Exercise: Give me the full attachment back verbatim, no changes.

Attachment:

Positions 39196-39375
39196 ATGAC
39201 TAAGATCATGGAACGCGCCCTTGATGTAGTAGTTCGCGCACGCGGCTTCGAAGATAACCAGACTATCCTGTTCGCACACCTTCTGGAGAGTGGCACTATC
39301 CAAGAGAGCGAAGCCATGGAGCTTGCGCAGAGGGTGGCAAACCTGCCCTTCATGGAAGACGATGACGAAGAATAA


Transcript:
Positions 39196-39375
39196 ATGAC
39201 TAAGATCATGGAACGCGCCCTTGATGTAGTAGTTCGCGCACGCGGCTTCGAAGATAACCAGACTATCCTGTTCGCACACCTTCTGGAGAGTGGCACTATC
39301 CAAGAGAGCGAAGCCATGGAGCTTGCGCAGAGGGTGGCAAACCTGCCCTTCATGGAAGACGATGACGAAGAATAA